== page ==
Another thing about Bill: Once he'd become obsessed with something, there was no stopping him – until the next thing came along. There was the bodybuilding phase in high school. The rock 'n' roll phase. The political phase in college when he interned for U.S. Sen. Sam Nunn and ran (unsuccessfully) for the Waleska City Council. And then there was the make-a-lot-of-money phase after he graduated from Georgia State.
But those were nothing until Bill latched onto his greatest and longest-lasting obsession of all: the become-a-country-music-star phase.
THE NEXT THING you need to know about my brother is that he is always late. To give you an idea of how bad he is, a few weeks ago we were meeting at 8 o'clock to go to a show, and he called at 7:45 to "warn me" that he was actually going to be on time.
So I'm not surprised on the night I'm supposed to interview him that I'm standing alone inside the vast expanse of Wild Bill's – the huge country-music club he built in Duluth – and he's just texted me that he's running late. The first time I was in the club was during the final phases of construction in 2003. Its sheer enormity overwhelmed me then, and it still does. I mean, he built a club that holds more people than the Fox Theatre, and built it explicitly as a venue for him to perform.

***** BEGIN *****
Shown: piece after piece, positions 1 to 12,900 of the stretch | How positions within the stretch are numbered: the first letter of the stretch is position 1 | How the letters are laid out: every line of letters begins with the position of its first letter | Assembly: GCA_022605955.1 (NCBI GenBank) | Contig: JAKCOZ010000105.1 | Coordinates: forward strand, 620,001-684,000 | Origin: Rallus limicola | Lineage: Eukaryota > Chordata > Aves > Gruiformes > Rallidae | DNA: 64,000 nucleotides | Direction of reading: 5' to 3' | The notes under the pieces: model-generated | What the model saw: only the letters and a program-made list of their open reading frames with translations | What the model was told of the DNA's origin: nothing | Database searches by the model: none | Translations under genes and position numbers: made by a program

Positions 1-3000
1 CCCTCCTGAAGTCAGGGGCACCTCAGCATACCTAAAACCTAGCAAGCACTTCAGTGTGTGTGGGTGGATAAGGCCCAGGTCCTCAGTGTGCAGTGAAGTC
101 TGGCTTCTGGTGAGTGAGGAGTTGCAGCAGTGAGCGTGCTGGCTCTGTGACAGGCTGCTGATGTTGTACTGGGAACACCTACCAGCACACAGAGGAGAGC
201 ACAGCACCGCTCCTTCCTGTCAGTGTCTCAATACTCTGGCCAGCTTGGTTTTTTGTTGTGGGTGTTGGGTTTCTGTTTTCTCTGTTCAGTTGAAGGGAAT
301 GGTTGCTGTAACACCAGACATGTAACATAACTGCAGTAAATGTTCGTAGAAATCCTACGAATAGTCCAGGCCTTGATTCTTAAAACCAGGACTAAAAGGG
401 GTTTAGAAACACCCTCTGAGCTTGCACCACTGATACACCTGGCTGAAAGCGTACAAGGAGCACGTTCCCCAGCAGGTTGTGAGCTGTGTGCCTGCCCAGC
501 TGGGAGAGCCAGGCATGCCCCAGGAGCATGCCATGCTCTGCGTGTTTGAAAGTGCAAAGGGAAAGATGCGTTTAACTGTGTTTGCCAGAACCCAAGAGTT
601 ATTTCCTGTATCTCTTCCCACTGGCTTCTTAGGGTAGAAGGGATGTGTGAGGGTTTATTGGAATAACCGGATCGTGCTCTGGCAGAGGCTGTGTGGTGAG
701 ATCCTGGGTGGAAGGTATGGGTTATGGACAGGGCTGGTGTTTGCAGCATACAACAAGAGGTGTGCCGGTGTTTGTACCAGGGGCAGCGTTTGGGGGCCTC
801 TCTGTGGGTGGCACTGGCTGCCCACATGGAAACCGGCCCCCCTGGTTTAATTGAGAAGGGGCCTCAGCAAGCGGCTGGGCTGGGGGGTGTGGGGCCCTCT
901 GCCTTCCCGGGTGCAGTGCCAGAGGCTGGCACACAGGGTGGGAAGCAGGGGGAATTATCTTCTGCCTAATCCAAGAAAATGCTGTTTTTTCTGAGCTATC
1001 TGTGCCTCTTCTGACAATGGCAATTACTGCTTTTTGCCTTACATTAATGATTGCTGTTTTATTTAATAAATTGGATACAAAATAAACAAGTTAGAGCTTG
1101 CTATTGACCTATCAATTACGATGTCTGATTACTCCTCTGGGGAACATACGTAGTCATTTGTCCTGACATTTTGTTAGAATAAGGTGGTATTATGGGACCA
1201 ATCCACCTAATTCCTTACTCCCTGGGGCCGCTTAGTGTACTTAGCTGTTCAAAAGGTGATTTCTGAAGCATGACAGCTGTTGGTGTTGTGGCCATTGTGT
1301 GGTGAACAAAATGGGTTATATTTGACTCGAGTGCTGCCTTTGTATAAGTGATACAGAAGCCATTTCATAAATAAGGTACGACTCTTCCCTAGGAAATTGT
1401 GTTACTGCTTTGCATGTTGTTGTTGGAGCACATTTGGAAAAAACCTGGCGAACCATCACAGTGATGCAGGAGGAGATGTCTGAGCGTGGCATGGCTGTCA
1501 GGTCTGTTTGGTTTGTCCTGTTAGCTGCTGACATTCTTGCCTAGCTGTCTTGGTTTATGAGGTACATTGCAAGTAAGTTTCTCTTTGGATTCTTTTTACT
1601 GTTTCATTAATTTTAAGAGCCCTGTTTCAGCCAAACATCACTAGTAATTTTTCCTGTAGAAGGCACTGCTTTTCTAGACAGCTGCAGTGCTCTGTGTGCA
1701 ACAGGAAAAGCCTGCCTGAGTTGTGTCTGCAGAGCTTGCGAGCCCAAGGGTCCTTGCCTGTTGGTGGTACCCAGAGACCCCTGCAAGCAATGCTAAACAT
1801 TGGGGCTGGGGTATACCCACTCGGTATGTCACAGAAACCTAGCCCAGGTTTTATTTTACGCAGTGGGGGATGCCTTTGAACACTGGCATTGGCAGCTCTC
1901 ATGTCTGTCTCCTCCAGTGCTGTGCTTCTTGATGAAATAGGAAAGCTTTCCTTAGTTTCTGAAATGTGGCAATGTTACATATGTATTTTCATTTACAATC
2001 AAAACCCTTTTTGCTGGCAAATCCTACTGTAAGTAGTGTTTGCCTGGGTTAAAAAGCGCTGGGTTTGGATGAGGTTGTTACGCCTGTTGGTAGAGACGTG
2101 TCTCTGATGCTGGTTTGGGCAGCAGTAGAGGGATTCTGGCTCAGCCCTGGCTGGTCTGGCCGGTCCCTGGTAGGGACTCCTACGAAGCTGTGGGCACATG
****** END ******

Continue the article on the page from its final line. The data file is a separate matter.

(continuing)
When he arrives (90 minutes after our original meeting time, which, for him, is good) we greet each other with a hug. He has such a disarming smile, and it's impossible to stay angry at him. He is tall and lanky, with a Keith Urbanish haircut complete with blond highlights, and eyes that are focused and intense. His clothes, even his jeans, are custom-tailored to ensure a perfect fit.
We walk back to the small rehearsal room he's had built in the back of the club to do something we've never done before: talk as journalist interviewing singer. It allows me to ask questions I've never asked before, and I quickly realize I don't know my brother as well as I thought I did. Our lives have had more parallels than I'd realized. Like me, his entire identity in high school was music. We each had garage bands; we each worked as roadies for local bands. After college, we each veered away from music – me into journalism and he into a data-collection business he founded with one of his college friends.
In the meantime, the three youngest kids all scattered away from home – Bill to Gwinnett County, Mimi to Phoenix, me to Macon and then Rhode Island. When Mimi returned in 1997 after a long absence, Bill hatched another one of his grand schemes: a band called the Gentrys. "She and I had grown apart because she was living in Arizona, and I thought a good way to get to know each other again was through music, for us to sing together," he says.